Economics, Culture

The Digital Tribe

No man is an island, even conceptually.

We see ourselves enmeshed in multple layers reality:

  1. Family
  2. City
  3. Nation
  4. Sport teams
  5. Religious groups
  6. The physical world
  7. Etc

There are certainly more elements to this and many of our social selves instantiate precisely to fit into these groups. So we behave differently at work than at home, in a forrest than at church, at a restaurant than at a friend’s house, etc.

Our bodies have an entire reflect system to help us navigate all of these communities. For instance, you may value your job and your family, but you feel more guilty about leaving your family for a slightly bigger paycheck then you feel about doing w/out the money.

Our emotions, far from being mere spontaneous reactions are deeply social and party rational, insofar as they respond to things we deeply value, either innately or through choice. You might call your family, friends, and religious group a tribe.

Your emotions respond to your perception of your tribe’s approval. This helps you survive. The word being valuing your tribe and the opinions of your tribal members is loyalty or even faith. They are the people you trust and entrust yourself to.

Now, in more ancient times, people were necessarily localist, and so outlier tribe members had two options: leave the tribe or find a niche therein. If they could not, too bad. Leaving meant facing hostile groups or the environment without support.

In the age of the Internet, it is far easier to find a tribe if your family is boring, hostile, or uninvolved. This can be good. So much of our culture is complete bullshit these days, that finding a real, local tribe to fit into is almost impossible in some regions. For instance, I live in a city w/no gym and probably a 90% obesity rate. Almost everybody who goes outside wears sweatpants and sports-team shirts. I do not hate these people, I just cannot fit in with them. Thankfully, I live near a large city with more like-minded people. But if I didn’t, the Internet could provide me with access to experts in weight-lifting, forums of weight lifters offering guidance, support, and encouragement, and all of this would be to my choosing. And this happens for people in many domains: gaming, religion, humor, dating, etc.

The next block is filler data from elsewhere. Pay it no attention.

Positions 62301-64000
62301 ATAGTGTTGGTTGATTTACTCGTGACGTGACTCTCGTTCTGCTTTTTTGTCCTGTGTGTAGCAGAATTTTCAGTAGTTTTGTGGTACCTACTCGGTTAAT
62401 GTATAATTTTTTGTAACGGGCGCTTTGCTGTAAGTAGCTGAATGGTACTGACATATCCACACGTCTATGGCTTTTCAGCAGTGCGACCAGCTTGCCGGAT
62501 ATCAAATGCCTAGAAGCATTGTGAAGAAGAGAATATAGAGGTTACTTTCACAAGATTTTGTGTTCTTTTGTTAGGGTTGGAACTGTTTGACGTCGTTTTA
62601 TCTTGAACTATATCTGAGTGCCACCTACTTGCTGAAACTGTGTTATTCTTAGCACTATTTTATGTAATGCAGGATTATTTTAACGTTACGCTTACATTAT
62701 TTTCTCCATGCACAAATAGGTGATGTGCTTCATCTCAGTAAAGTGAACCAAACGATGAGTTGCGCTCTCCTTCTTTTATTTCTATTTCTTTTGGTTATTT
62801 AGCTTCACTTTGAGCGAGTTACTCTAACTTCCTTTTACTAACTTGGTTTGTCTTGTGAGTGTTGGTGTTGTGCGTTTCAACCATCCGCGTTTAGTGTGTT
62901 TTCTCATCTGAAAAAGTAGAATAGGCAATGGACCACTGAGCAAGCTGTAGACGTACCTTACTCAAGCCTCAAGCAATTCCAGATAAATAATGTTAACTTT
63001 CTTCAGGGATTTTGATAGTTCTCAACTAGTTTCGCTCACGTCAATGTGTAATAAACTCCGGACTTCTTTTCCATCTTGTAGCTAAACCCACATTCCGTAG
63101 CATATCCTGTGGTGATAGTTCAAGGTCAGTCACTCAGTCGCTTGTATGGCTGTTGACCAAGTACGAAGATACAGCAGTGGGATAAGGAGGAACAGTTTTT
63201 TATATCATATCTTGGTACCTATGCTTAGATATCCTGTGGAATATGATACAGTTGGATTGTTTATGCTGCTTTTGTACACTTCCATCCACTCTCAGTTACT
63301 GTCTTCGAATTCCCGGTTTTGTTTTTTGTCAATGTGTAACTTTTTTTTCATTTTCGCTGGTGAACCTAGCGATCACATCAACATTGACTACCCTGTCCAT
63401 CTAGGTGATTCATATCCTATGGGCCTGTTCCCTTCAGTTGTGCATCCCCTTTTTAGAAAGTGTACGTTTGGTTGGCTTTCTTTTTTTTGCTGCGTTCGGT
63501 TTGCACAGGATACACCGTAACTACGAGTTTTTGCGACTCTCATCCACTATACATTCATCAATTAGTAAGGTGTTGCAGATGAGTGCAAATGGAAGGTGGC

What’s my point? That the Internet offers replacement tribes and therefore creates a set of emotional commitments. So while people might feel lonely because they have very little close fellowship with like-minded friends, they also find themselves highly influenced by distant individuals with no skin-in-the-game for their well-being. For instance, an individual with gender dysphoria whose behavior might have been taboo 30 years ago, might have been pressured into therapeutic intervention or into having a private life of cross-dressing and public life that looked much different. Now, such an individual can go to Twitter and find what appears to be millions and millions of supportive cheerleaders, feel really good about a permanently life-altering series of surgeries, and have not one conservation with a dissenting voice that is genuinely concerned. This happens with divorces, religious conversions, abortions, and so-on.

Why? Our tribes are digital.

2 Comments on “The Digital Tribe

  1. Ben Sasse’s new book, “Them,” proscribe’s *more* (real) tribes as the antidote to tribalism… i.e. crossing paths and having more conversations with more (in real life) people.

    1. Proscribes or prescribes?

      I’m totally for tribes, as I see the desire to be a part of an innate survival mechanism. But a lot of capitalists proscribe tribes because of the damage tribes do to sales (who needs more stuff when you have friends, family, and a mission?).

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